Jon Ronson on writing.

Journalism I'm clearing out my RSS feeds. Ruthlessly. Unsubscribing from the uninspiring and shifting anything non-essential to Likes and Following on Facebook and Twitter so that I can dip in and out of the information stream. A thousand odd unread posts on Google Reader is simply unacceptable.

Part of the process is catching up on what's there from the beginning. Only now have I reached the 12th November and this pretty frank interview with Jon Ronson on the subject of his writing and this particular passage about attempting to write about the credit industry is especially useful:
"But I couldn't do it. I spent three months and I just couldn't do it. And the reason was because I kept on meeting people who worked in the credit industry and they were really boring. I couldn't make them light up the page. And, as I said in The Psychopath Test, if you want to get away with wielding true malevolent power, be boring. Journalists hate writing about boring people, because we want to look good, you know? So that was the most depressing one. To the extent that I would like get up in the morning—I've never really told this to anyone, but I'd get up in the morning, I'd go downstairs to breakfast and I'd, like, look at my cereal and burst into tears. And then I'd think, it's only like nine hours until I can sit down and watch TV. After three months of that, I was thinking, I'm actually getting depressed here. So I abandoned it. My editor in New York keeps reminding me that, if I'd carried on with the credit-card book, it would have come out exactly when the banks collapsed and everyone would have turned to me. But I just couldn't do it."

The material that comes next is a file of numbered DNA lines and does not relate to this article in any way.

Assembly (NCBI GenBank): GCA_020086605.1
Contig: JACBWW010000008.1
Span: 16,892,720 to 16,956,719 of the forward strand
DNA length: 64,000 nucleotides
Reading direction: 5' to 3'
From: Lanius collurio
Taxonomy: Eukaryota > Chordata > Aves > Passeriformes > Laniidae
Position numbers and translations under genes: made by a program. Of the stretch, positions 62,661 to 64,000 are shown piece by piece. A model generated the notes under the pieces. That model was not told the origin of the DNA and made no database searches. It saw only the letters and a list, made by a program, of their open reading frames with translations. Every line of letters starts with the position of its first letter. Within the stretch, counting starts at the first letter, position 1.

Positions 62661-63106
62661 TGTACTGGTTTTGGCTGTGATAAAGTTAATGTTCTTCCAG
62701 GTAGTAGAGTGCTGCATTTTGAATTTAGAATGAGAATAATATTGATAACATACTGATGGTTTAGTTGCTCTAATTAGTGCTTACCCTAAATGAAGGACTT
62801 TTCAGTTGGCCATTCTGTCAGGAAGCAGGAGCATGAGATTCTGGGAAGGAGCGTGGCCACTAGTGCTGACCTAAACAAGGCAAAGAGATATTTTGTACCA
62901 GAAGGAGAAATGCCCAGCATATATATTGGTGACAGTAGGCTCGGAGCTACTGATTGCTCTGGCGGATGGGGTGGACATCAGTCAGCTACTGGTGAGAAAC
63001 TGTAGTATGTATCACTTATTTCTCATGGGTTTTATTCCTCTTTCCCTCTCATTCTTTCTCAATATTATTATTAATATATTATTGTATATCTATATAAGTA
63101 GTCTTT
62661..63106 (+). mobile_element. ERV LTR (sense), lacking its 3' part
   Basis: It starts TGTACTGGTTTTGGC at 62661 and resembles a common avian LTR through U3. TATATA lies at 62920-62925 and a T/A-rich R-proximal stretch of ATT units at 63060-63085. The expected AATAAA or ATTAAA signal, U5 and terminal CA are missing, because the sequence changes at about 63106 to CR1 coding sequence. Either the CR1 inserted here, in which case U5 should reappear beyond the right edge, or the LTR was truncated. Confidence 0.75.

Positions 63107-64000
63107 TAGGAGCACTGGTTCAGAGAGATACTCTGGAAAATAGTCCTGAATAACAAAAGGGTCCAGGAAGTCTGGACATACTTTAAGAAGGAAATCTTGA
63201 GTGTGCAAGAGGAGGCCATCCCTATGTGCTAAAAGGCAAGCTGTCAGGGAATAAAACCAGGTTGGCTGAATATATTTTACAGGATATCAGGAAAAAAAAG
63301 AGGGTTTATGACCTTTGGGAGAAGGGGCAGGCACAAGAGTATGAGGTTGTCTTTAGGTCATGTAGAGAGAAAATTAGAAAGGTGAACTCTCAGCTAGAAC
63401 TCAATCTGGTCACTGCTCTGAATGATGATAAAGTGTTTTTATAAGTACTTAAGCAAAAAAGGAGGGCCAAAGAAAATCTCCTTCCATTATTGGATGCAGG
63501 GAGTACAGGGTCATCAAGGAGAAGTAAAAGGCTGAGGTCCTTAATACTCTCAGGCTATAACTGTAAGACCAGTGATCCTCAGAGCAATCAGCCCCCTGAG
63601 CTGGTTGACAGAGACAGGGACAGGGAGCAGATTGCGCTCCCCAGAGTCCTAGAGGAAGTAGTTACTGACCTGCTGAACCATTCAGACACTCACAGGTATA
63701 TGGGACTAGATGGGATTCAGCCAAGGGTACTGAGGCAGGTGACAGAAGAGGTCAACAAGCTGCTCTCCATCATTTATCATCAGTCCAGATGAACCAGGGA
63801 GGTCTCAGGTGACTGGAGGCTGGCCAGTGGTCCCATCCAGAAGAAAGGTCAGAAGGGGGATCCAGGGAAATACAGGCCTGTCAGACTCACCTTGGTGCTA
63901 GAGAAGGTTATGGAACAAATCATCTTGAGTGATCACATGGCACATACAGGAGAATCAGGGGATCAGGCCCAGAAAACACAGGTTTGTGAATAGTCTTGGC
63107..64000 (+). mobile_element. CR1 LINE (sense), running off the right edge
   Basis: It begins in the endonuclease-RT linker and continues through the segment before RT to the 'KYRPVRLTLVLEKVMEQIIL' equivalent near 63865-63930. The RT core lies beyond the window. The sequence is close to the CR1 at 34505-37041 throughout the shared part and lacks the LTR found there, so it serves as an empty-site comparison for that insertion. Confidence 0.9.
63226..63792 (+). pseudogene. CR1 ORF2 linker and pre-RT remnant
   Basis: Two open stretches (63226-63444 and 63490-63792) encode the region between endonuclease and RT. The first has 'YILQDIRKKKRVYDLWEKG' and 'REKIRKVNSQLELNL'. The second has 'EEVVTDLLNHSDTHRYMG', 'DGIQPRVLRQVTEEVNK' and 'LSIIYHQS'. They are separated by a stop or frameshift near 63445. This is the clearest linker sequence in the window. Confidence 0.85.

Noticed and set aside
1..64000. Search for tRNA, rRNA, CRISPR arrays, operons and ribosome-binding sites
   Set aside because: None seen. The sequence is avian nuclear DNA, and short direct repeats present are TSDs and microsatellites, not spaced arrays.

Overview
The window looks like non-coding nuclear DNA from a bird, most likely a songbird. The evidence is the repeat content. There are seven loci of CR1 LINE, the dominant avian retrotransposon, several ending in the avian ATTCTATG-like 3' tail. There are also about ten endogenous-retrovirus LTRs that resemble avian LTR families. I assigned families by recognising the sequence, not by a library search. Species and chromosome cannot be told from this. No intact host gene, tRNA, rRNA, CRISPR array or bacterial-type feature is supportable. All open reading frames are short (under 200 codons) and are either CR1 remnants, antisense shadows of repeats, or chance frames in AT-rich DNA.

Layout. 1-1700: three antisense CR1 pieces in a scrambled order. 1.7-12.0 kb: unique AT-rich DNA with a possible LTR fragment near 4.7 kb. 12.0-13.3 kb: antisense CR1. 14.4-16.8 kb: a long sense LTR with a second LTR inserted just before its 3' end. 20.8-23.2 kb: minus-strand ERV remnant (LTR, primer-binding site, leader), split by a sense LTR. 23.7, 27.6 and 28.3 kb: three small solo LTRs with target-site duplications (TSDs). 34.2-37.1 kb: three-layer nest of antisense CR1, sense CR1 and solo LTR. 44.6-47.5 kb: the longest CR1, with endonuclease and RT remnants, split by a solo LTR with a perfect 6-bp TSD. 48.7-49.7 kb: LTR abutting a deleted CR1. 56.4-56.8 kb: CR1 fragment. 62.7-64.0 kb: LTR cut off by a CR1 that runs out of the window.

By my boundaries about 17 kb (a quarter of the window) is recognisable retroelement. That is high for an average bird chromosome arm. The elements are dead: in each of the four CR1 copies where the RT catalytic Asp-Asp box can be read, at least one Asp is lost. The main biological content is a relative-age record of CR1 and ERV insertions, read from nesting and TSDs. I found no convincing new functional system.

My attitude to writing has somewhat been that every topic has an angle. My reaction to this was initially that the interesting thing about these people is that are so boring. But the problem is of course, if you're using them as sources, who can't necessarily say as much on the page.

Films like The Inside Job and This American Life's work on the topic are able to simply show the people being boring and infer everything else.  We get the idea simply from their existence on screen.  Whereas Ronson would have been in the impossible position of attempting to communicate that on the page.

This is a useful reminder to me too.  I was writing something for the blog the other night, something for the end of the year, and I simply couldn't get something to work.  I knew what I wanted to say, and I worked at it, and worked at it, and even after throwing out all sense of coherence (cf) and style, I still couldn't get the paragraphs and sentences to fit together.

Eventually, after having had a break, eaten dinner and watched a film, I realised that the reason was that I didn't entirely believe in what I was saying, or rather I was trying to building on something of far less interest than the bigger picture, so I hacked away, a thousand words gone and the piece is much stronger without them.  You'll see, I hope.

I wasn't happy about it.  I saw it as a failure of sorts and a reminder of why I'm not a professional writer.  But it's good to see that someone of the calibre of Ronson doesn't just have those fears but also able to see through them, even at a risk to their own career.  I just need to be more relaxed overall, I think.

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